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We Dissect Heel’s Debut Record ‘The Parts We Save’ | Album Review

Heel have released their debut record ‘The Parts We Save’ and we have dissected it track by track to give you a breakdown on what’s it like. Read more here.

Source: Album cover

Source: Album Artwork

Heel are more likely to be found having tea and crumpets with your grandma then in a strip club making it rain. The Londoners, who only have two EPs to their name, have dropped their debut record The Parts We Save. However, will it be a storm in a teacup or a lukewarm mug of milk to send you to sleep?

Any Apology – The bass runs riot providing an insatiable groove to what is an unassuming soft rock track. It is a little tepid, with even the solo failing to ignite.

Selfish Burn – This’ll make you shake what your momma gave you. The pace quickens and the rhythm gets tighter, allowing Margarita’s voice to be placed on a pedestal.

Yellow & Bliss – A shower of grit rains through washing out the pleasant rock of before. Riffs have more of a purpose and there’s an urgency that has been missing. A catchy ditty.

Nothing New – An apt title for a song that doesn’t break any new ground. WARNING: This record is rife with solos for the sake of it.

Shatter – With a voice that’s somewhere between Gwen Stefani and Becca Macintyre, Margarita’s skills are brought to the forefront again, backed by some infectious grooves by her band mates.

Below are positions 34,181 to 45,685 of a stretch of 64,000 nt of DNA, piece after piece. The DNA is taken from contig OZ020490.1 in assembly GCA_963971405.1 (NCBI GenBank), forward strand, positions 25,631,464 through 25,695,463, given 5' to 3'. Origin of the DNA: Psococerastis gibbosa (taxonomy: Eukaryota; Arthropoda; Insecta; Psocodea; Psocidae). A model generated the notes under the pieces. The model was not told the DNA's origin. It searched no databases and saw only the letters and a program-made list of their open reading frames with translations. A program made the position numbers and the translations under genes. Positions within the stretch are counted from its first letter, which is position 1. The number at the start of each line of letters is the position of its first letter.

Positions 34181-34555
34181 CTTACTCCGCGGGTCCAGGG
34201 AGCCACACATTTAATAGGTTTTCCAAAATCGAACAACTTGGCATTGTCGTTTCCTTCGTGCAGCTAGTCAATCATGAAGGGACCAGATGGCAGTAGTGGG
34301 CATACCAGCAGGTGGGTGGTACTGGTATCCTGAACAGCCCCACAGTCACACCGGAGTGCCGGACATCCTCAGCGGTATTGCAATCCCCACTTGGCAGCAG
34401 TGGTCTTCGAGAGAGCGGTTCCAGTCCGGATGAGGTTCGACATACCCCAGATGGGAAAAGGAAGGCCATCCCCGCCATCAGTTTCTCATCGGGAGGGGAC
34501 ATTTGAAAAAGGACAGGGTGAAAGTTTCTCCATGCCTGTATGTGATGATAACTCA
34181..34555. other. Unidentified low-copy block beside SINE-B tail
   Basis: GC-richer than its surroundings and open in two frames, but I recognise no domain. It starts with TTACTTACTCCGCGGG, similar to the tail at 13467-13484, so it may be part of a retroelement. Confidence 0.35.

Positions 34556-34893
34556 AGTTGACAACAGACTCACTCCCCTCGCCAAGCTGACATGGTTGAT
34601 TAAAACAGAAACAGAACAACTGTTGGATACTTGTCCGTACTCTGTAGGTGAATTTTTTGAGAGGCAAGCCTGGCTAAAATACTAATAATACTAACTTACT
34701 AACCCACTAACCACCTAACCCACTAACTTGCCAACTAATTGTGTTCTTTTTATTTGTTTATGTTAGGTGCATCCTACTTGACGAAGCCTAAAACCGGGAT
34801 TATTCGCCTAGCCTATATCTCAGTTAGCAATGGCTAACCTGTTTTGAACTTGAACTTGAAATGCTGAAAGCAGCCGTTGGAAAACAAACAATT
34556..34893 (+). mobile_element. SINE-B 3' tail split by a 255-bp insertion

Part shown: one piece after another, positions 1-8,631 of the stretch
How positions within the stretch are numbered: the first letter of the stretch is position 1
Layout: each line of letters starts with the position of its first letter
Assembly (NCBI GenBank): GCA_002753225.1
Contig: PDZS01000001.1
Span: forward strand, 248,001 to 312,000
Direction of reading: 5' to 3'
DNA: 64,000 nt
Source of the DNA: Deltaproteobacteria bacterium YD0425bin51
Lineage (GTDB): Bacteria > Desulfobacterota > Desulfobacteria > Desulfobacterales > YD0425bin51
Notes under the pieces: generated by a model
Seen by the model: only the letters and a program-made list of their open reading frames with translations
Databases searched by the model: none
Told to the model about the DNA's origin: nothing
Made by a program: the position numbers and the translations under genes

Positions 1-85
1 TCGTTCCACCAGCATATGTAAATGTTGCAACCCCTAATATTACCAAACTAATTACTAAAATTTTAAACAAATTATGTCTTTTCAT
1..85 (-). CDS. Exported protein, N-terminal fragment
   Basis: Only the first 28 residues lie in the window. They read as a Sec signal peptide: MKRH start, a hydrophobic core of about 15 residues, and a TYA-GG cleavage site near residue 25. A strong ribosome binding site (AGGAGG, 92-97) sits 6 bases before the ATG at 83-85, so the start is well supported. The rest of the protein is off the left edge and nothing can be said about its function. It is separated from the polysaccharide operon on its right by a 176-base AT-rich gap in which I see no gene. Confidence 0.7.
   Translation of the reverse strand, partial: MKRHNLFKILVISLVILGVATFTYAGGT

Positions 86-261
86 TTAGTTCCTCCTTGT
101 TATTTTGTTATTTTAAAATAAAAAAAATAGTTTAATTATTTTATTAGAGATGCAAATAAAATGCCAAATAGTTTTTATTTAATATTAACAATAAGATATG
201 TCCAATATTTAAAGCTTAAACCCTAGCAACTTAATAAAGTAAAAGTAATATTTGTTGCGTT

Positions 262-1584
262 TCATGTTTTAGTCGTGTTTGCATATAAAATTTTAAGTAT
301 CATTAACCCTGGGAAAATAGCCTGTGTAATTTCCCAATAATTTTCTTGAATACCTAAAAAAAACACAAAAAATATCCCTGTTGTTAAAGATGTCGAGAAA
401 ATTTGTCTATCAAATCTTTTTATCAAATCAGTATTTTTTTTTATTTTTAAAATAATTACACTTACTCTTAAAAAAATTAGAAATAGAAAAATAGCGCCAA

Cool – A laid back intro leads into a fidgety anthem that would fit into a 90s teen movie where the boy doesn’t get the girl. Awwww. Did we mention it’s by far the catchiest track?

Keep Running Back To Me – Dirty riffs and drumming akin to the start of a tribal war cry makes for an interesting listen. The party has officially started.

Live This Forever – A mosh worthy riff. Check. Catchy chorus. Check. Saving the belters until last. Check.

Fake Love – This is as balls to the walls rock as it is likely to get without offending anyone. While you’ll be singing “fake, fake. Fake, fake, love”, over and over, and over and over, again.

Streets Full Of You – No record would be complete without a one, and this ballad will make you projectile vomit it is so beautifully constructed.

The Parts We Save is no Usain Bolt. Starting out, the record is quite slow and predictable. It is only as Heel begin to gather pace, does their debut really come to life, making for a surprising finish. Better late than never.

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